Those with more than 10 years still to work will be made worse off, as their final payout will be based on an average of their earnings over their career, rather than their final salary.
“Despite these reductions, on average public sector employees still accrue more generous pensions than their private sector counterparts,” said the IFS.
“The vast majority [87 per cent] of public sector workers are members of an employer provided pension scheme but this was only true of 49 per cent of private sector employees in 2014.”
In a bid to make the generous pensions more affordable to the taxpayer, the last Labour government increased the retirement age from 60 to 65.
Now, the coalition is increasing that to 66, as well as reducing the payout level. Better-paid staff also pay in proportionally more of their income in pension contributions.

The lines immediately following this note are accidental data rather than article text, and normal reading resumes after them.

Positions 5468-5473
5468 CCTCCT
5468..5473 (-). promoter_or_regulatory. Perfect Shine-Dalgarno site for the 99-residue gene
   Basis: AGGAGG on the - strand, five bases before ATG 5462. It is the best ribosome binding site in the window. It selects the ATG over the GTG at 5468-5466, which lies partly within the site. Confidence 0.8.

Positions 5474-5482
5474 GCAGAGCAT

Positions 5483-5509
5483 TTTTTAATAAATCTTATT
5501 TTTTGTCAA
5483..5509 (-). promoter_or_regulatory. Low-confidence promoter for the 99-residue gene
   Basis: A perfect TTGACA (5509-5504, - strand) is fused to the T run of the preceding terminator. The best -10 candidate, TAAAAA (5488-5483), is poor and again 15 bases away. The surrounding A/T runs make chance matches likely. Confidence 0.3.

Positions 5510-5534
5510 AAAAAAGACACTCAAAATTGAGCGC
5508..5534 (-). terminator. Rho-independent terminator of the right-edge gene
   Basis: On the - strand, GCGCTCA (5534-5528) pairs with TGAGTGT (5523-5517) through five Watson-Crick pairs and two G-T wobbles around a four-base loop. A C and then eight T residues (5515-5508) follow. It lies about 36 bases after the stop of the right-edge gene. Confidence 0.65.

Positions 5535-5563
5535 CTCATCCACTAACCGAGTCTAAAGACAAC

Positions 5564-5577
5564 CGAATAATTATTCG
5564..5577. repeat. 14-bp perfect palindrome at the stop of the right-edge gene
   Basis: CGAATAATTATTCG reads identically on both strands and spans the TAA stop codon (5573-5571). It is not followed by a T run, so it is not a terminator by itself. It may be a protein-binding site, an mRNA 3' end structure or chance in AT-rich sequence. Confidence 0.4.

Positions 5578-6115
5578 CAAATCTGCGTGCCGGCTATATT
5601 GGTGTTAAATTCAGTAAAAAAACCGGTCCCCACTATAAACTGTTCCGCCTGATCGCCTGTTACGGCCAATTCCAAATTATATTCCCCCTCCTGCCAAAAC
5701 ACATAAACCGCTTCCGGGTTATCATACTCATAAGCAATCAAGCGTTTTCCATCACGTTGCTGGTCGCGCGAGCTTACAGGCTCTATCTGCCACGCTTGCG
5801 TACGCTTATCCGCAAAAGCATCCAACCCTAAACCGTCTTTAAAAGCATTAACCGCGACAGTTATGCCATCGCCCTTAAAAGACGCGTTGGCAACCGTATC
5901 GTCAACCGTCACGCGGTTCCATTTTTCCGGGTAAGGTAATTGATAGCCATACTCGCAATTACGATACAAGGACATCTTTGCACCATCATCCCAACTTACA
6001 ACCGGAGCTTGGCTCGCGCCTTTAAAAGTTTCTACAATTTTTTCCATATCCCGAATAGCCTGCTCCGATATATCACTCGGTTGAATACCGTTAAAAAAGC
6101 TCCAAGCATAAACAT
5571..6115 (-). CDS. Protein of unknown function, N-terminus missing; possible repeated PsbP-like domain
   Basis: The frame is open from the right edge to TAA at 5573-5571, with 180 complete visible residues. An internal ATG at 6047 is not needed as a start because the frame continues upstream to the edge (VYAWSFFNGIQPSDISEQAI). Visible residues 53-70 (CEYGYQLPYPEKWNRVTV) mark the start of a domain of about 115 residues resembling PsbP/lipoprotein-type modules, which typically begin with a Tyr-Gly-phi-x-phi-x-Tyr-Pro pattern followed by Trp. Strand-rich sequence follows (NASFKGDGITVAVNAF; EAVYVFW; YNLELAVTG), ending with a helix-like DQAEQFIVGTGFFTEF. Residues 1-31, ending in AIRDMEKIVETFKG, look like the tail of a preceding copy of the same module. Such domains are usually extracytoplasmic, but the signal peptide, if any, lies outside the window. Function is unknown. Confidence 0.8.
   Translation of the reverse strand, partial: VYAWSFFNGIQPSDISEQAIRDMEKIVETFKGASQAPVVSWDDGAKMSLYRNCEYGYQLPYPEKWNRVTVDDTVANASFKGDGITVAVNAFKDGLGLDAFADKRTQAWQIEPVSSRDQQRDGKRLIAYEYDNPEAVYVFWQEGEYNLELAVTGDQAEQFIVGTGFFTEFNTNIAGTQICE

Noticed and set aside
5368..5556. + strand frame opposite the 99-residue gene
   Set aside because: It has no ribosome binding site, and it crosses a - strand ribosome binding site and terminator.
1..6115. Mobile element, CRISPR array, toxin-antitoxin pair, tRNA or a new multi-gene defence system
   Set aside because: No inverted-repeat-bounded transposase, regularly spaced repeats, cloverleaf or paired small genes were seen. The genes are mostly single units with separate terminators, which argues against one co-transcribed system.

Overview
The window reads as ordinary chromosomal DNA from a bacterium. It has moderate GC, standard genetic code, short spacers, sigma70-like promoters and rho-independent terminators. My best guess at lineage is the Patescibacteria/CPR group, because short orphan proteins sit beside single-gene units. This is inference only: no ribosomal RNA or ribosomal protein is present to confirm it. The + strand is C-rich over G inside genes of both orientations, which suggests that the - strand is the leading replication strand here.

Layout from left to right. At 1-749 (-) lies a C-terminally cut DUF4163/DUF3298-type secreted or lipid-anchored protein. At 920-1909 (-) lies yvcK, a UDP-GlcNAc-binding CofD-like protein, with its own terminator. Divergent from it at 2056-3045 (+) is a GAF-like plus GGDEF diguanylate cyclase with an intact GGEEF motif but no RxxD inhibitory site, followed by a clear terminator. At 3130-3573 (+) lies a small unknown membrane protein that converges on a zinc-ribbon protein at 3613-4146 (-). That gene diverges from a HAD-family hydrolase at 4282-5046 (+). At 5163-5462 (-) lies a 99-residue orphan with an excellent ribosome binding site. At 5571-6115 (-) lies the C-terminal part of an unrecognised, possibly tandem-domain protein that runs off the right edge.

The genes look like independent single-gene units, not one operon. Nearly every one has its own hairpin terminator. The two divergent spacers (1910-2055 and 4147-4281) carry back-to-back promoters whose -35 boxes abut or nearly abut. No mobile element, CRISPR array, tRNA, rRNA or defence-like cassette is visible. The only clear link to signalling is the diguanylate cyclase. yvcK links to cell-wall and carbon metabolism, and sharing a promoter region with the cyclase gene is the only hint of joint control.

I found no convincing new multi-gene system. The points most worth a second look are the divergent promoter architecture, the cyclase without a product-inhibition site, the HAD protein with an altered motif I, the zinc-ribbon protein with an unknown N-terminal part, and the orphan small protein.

It follows similar moves in the private sector, where final salary schemes have long been abolished in the vast majority of businesses. Part of the reason was that former employees lived for longer than expected, straining resources.
Fluctuations in financial markets also put pressure on pensions funds both to gain sufficiently strong returns and then buy a suitable annuity.
“The new structure for public service pensions has considerable advantages over the previous system,” said the report. “The move to a career average basis is a sensible change; the previous final salary pension schemes were disproportionately beneficial to long-stayers who received pay increases towards the end of their career.”
Under the previous system, a teacher who became a headteacher in the final years of their career would receive a large boost to their pension despite similar contributions to a colleague who did not get that last-minute promotion, the IFS said.